b. He also prayed using the word “Abba” (5) which means “father,” but is more intimate (Mark 14:36).
3. His prayer was passionate.
4. His prayer involved perception, that is, a knowledge of God.
5. His prayer was a petition, “let this cup pass from me.”
6. His prayer was persistent (3 times).
7. His prayer was pliable: “…not as I will, but as thou wilt.”
D. Emotionally, Jesus is at the height of His passion (Luke 22:44).
And being in agony, he prayed more earnestly: and his sweat was as it were great drops of blood falling down to the ground.
E. After this prayer, we will not see the emotions of Jesus expressed in this way through the physical part of the crucifixion.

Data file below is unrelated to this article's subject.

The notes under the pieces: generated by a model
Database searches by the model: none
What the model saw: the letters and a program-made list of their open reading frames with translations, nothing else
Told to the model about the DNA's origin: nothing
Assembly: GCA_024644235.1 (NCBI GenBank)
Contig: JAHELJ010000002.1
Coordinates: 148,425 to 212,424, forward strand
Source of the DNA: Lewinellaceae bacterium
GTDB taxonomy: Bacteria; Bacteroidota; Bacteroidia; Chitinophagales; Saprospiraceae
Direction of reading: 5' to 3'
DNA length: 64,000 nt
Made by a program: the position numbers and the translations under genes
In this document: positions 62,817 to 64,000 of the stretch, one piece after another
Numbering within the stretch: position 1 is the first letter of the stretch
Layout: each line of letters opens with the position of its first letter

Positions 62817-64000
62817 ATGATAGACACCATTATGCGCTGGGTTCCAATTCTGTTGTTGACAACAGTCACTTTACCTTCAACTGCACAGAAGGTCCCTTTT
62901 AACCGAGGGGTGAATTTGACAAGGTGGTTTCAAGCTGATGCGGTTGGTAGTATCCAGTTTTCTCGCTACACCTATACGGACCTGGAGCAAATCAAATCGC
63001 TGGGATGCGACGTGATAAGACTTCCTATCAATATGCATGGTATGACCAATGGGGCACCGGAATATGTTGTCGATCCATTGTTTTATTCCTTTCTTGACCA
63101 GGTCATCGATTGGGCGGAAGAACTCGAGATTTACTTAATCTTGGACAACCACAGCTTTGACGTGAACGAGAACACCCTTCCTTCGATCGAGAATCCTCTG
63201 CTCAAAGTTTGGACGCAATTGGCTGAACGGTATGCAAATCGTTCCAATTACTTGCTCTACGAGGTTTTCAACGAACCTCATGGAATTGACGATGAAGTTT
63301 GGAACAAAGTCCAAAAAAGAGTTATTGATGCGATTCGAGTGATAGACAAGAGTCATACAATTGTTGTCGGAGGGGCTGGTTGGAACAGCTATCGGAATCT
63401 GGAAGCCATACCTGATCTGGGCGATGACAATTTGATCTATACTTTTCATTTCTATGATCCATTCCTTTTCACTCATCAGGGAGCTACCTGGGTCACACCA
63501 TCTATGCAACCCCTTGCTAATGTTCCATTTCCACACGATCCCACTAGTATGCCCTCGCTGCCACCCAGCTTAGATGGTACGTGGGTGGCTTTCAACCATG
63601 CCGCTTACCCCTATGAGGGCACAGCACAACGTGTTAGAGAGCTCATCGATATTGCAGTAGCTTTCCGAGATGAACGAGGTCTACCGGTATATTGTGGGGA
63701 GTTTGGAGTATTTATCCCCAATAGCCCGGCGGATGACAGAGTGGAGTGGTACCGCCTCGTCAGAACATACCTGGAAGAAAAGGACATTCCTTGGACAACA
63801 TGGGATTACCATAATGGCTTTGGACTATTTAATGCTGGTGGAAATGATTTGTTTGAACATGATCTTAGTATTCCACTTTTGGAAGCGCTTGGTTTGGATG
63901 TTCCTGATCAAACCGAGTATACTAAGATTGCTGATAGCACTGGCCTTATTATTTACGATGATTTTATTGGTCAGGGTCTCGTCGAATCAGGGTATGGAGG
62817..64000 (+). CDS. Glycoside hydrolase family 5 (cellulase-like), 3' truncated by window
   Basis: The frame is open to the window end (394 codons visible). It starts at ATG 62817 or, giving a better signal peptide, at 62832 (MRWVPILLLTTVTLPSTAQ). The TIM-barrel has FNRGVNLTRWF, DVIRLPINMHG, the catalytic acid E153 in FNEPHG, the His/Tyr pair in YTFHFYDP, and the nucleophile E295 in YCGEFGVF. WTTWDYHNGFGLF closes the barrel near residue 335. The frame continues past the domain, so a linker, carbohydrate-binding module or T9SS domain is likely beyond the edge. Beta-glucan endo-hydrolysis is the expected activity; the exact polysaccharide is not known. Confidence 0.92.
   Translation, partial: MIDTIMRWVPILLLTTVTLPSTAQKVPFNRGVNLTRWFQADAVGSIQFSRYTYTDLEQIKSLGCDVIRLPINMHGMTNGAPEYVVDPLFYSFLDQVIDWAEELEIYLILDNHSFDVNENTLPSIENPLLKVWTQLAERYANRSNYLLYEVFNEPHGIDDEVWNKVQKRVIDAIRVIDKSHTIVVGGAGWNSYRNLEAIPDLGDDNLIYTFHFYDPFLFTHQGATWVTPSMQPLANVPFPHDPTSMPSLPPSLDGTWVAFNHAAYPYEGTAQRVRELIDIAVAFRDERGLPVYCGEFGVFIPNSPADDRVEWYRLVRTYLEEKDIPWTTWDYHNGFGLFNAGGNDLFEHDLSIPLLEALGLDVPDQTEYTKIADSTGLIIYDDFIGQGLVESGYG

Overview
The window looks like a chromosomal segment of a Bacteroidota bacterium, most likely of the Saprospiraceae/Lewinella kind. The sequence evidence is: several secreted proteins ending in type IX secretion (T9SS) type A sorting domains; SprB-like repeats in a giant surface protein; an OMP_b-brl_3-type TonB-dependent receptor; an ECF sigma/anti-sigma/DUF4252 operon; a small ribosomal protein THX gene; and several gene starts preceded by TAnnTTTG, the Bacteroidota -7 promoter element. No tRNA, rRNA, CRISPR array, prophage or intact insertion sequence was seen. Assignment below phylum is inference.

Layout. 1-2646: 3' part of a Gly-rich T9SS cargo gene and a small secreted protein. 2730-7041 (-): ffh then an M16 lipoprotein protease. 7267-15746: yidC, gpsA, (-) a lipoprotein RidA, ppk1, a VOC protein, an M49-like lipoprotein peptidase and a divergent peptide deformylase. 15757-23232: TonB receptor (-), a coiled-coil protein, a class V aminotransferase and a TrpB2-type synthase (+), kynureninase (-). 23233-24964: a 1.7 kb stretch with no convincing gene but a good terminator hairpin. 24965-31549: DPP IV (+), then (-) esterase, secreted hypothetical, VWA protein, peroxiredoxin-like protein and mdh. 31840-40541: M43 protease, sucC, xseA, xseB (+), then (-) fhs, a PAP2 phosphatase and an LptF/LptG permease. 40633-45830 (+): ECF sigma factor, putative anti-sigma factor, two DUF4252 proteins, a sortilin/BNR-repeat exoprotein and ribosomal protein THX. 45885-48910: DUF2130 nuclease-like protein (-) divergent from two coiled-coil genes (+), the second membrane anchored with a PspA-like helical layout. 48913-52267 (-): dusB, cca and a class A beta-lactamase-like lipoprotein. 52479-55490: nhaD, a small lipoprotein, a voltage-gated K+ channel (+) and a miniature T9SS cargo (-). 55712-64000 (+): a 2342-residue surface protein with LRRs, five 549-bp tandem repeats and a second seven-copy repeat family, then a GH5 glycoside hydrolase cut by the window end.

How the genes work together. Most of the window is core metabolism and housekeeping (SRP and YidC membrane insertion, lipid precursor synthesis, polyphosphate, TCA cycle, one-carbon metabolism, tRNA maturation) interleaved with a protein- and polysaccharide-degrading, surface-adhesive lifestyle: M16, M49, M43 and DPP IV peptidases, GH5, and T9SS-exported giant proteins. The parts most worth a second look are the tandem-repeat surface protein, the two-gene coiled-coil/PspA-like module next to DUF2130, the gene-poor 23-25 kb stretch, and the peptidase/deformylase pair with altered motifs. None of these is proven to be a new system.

1. Jesus turned everything over to the Father.
He yielded Himself completely to God’s will.
Wherever God’s will took Him, He was resigned to faithfully endure (Heb. 12:2).
2. We must learn to do this in our prayer lives as well (Phil. 4:6-7).
Be careful for nothing; but in every thing by prayer and supplication with thanksgiving let your requests be made known unto God. And the peace of God, which passeth understanding, shall keep your hearts and minds through Jesus Christ.
A. This is one of the most intense and memorable prayers in the Bible.
1. The Son of God is reaching up to His heavenly Father.
2. He desires to have the cup removed from Him, but is resigned to the Father’s will.
B. God’s will will be for His Son to suffer and die.
1. This would be for our benefit.
2. I Peter 3:18
For Christ also hath once suffered, the just for the unjust, that he might bring up to God, being put to death in the flesh, but quickened by the Spirit.